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Joint management not a dirty phrase

Azad does not agree to Musharraf's idea of joint management in Jammu and Kashmir, reports Arun Joshi.

india Updated: Jan 09, 2007 04:18 IST
Arun Joshi

After all, joint management is not a dirty phrase. There is a palatable side to Pakistan President Pervez Musharraf's idea of the joint management. Kashmiri leadership has effectively conveyed to External Affairs Minister Pranab Mukherjee who travels to Pakistan this weekend.

 

External Affairs Minister has been asked to explore the mindset of Pakistan leadership of having joint management in the fields of tourism, trade, culture, environment and natural resources.

 

Jammu and Kashmir Chief Minister Ghulam Nabi Azad was the first leader to talk boldly on this issue with Hindustan Times on December 31, 2006. Others have followed it up.

 

This is seen as a formidable step toward seeking a lasting solution of nearly six-decade old Kashmir problem.

 

But Azad had made it clear that there could be neither administrative nor military joint management of India and Pakistan over Jammu and Kashmir.

 

"I don't think that any head of the state or the government and a person of stature of (Pakistan) President Pervez Musharraf would ever think of any joint administrative or military management for a state like Jammu and Kashmir," Azad had told Hindustan Times. "That is neither possible nor practical."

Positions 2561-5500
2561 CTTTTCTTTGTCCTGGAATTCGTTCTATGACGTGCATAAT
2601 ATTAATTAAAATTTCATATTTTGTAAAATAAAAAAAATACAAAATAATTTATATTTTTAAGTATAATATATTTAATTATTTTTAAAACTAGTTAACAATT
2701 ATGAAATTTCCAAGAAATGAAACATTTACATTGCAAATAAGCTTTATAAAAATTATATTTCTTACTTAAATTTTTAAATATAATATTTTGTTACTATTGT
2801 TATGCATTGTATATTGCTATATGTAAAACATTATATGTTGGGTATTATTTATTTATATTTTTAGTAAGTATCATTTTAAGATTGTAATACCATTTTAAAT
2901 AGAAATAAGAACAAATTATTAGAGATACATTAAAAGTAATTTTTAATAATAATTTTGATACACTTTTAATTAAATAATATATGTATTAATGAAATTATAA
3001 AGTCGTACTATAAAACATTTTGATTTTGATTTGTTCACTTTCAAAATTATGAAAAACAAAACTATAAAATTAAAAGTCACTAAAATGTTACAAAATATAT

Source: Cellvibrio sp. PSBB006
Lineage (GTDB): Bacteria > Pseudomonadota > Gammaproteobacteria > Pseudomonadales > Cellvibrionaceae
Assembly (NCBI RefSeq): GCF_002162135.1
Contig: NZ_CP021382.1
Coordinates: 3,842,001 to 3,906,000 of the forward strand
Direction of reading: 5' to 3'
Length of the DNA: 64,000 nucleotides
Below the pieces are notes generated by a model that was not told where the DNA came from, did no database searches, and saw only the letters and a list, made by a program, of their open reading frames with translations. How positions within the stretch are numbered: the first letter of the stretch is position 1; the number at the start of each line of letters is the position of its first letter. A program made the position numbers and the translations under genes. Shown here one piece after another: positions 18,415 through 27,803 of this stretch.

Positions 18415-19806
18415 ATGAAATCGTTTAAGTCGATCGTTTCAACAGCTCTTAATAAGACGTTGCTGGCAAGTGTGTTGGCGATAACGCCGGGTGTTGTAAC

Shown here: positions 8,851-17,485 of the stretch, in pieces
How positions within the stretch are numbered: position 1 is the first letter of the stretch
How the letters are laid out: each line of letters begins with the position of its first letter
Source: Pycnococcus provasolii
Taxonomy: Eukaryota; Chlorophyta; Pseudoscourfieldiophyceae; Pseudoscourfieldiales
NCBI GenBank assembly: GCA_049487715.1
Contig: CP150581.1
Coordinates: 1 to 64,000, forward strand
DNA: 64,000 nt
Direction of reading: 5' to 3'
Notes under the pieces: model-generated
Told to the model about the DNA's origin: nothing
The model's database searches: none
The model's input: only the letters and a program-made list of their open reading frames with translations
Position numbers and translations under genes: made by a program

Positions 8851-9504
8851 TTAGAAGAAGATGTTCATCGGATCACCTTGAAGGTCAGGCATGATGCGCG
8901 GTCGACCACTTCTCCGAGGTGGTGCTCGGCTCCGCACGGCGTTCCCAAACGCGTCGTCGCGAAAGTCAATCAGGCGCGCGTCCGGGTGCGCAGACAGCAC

" A joint management to oversee promotion of tourism, trade, cultural exchanges and water resources in Jammu and Kashmir is possible. It is practical too."

 

He repeated this plea during his meetings with Prime Minister Manmohan Singh and External Affairs Minister.

 

"This would benefit the two nations and also all the regions of the state (Jammu and Kashmir, Pakistan occupied Kashmir and the Northern Areas."

 

"If the idea is to find a solution, then joint management should confine to these areas, which are practical.”

 

"And we (India and Pakistan) work harder within these parameters, I don't think that there should be any problem with Government of India and Pakistan in finding a long lasting solution of Kashmir issue."

 

PDP leaders- Mufti Mohammad Sayeed and Mehbooba Mufti- have argued on the similar lines. They strongly advocated for " evolving joint institutional mechanism in the areas of tourism, water resources, environment, and culture and disaster management in both parts of Jammu and Kashmir."

 

A beginning in this direction, they said could be made by opening all the cross-LoC religious places for pilgrim tourism. "Free cross-LoC movement of pilgrims from various religions should be permitted to different religious places in all the three parts of Jammu and Kashmir," the father daughter duo told Mukherjee.

 

They said besides opening Kailash Mansarover road via Ladakh, the Hindu pilgrims should be allowed to visit the Sharda temple on river Neelam across the LoC.

 

The PDP leaders also stressed the need for fully opening the Srinagar-Muzaffarabad and Poonch-Rawalakote roads for free movement of people and goods besides opening Suchetgarh-Sialkote, Kargil-Skardu and Bandipora-Gilgit roads for people and goods.

 

Though Kashmiri separatists have not met Mukherjee, they too are keen that beginning may be made through such measures. "Building contacts would be good thing to happen," says Shabir Shah, leader of Jammu Kashmir Democratic Freedom Party.

 

The All Parties Hurriyat Conference chairman Mirwaiz Umar Farooq too favours such measures between the two sides of the state currently divided by Line of Control.

 

BJP, however, is the only party that sees something sinister in it. Party's state unit president Ashok Khajuria said: "It is a surrender and   giving a front door access to Pakistan to enter Jammu and Kashmir." But that is a minority view in the state. 

 

Email Arun Joshi: a_joshi957@rediffmail.com